HI: Thank you! Yes, it was this element which most inspired me. The human angle was not fully explored in the short story because the focus was different – a philosophical, internal message questioning the core of what a human is. For this message to work as well as it did, the short story author needed the characters to represent everyone that read the story, and so they avoided giving too many individual character details. I wanted to explore individual lives and motivations, the real-life story behind what these people may have experienced in the historical context, and the implications of this story never getting out into the history books.

UKHS: Are you a fan of Creepypastas? If so, are there any others that you like?

HI: I think Creepypastas are generally great reads. Many create or perpetuate urban legends, and most are atmospheric encapsulations of horror that are perfect for an evening read – if you’re not too keen on sleep! I don’t have any particular favourites as I’m still relatively new to the horror genre and have much more to read.

UKHS: Who are your favourite writers? Who inspires your style most?

HI: That’s a really difficult question, particularly because I came to horror late. I was inspired to write by fantasy and crime, so my favourite authors are people like Naomi Novik, Laurell K Hamilton and Enid Blyton, but my years in university instilled a great love for the Gothic. Henry James’ Turn of the Screw was a particular favourite for me during my GCSE and A Level years. I also really enjoyed Carmilla, one of the first interpretations of the vampire story. I have no idea who I most resemble in terms of my writing style. I don’t consciously try to imitate anyone, so much of this will come down to my subconscious mind and the associations readers bring when they come to my work.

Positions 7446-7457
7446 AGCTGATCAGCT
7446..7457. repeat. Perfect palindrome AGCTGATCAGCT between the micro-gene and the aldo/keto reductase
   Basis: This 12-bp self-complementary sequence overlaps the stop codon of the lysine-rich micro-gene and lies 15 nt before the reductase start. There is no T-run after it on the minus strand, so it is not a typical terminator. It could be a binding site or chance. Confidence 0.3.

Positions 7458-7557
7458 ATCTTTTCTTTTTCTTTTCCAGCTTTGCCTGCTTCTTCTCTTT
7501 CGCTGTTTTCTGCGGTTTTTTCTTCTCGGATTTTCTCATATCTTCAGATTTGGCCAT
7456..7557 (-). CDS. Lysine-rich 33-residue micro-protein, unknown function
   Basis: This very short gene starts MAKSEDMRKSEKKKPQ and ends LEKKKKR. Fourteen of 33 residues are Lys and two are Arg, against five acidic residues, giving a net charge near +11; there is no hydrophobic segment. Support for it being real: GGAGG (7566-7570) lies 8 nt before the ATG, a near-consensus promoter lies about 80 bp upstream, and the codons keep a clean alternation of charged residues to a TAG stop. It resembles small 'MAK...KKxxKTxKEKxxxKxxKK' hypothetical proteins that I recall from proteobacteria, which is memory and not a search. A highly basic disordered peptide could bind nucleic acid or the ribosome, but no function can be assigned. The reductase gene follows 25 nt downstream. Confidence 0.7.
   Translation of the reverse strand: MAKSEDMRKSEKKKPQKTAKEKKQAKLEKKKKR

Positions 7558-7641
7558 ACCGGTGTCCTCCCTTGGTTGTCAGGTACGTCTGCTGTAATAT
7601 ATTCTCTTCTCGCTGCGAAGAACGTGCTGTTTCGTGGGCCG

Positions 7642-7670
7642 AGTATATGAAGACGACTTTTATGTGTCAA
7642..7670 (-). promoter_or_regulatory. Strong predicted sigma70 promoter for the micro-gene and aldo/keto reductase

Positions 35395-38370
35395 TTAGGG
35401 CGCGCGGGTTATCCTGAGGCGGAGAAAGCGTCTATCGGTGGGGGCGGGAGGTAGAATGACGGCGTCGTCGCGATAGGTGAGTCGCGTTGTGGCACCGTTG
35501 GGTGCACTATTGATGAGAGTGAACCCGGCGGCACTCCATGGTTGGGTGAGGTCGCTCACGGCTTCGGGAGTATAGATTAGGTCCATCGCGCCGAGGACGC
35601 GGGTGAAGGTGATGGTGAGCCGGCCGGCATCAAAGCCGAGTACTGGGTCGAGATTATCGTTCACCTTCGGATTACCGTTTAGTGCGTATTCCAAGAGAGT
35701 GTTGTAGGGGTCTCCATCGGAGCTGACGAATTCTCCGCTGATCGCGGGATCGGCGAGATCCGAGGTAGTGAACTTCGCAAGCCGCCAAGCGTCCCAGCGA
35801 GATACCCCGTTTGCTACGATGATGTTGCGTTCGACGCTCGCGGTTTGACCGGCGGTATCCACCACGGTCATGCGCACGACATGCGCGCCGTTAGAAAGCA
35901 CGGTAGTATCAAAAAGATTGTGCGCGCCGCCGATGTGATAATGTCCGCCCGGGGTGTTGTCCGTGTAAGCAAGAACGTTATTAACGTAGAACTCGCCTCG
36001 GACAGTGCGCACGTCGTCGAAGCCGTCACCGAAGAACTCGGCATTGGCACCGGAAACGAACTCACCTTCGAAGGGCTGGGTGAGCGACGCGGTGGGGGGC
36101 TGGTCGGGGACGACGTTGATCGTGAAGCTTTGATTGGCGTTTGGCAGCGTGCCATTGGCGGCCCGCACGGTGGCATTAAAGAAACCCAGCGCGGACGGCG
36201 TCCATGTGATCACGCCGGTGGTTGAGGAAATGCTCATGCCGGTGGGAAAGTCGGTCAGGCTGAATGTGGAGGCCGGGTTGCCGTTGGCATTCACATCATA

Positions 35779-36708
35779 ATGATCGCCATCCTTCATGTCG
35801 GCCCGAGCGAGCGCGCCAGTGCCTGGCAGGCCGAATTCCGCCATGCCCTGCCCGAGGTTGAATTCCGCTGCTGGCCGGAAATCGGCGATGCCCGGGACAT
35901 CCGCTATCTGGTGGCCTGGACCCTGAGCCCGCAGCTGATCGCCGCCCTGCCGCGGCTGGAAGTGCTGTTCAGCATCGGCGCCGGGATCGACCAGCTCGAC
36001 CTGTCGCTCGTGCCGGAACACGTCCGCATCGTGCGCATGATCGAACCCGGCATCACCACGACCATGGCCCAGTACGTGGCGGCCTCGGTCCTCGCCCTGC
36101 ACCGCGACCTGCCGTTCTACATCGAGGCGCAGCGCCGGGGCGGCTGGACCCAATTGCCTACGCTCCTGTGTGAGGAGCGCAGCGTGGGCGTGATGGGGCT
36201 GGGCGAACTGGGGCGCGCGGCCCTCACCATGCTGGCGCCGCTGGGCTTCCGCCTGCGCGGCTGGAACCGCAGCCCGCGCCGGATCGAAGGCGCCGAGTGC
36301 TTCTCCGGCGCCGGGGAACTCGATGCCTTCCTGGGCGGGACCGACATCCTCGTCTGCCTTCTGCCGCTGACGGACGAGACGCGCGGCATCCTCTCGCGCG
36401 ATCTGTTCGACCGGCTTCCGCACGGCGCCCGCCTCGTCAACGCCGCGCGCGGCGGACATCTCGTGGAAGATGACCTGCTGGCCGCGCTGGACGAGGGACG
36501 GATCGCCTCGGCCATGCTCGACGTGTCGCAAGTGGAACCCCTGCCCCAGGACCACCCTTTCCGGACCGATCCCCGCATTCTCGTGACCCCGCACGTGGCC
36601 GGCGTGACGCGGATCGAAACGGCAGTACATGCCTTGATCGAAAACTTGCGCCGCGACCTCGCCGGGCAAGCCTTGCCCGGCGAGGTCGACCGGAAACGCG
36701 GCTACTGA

UKHS: Which work of your own are you most proud of? Why?

HI: I’m most proud of my current work in progress, a fantasy series loosely inspired by old Welsh poetry which refers to King Arthur as a soldier involved in a supernatural world rather than a King. I’ve mixed this loose idea with Arthur rising from the dead into the modern world. This event coincides with a number of deaths in rural Britain which may be linked to the Fae.

The first book in this particular series, While I Slept, is one I have been working on since 2012, on and off. I’ve learned a lot in the production process, particularly about structure, and am proud of the progress I have made as a writer. I’m also really enjoying blending cultures and creating societies. It’s a complex process but one I’ve become fully immersed in. I’m hoping it comes together as I want it to in the next year or so, and I am hopeful the sequel will come together much more easily. I tend to move on from pieces once they are published and put my passion into the next project on the horizon, so this favourite will likely change in future!

UKHS: Would you consider returning to the RSE story in the future? Or possibly adapt another online horror story?

HI: I don’t think so. For me, the story came to a logical end in the Siberian wilderness. I also don’t think I would reinvent another online horror story unless something really hooked my attention. As much as I enjoyed the experience, readers come to reimaginings or reinventions with expectations based on earlier editions. That’s completely natural and expected, but I’d like to focus on other areas going forward, and not in the horror genre exclusively. As well as the fantasy series, I’m currently working on a number of horror short stories which (fingers crossed) will be out in the next year or so.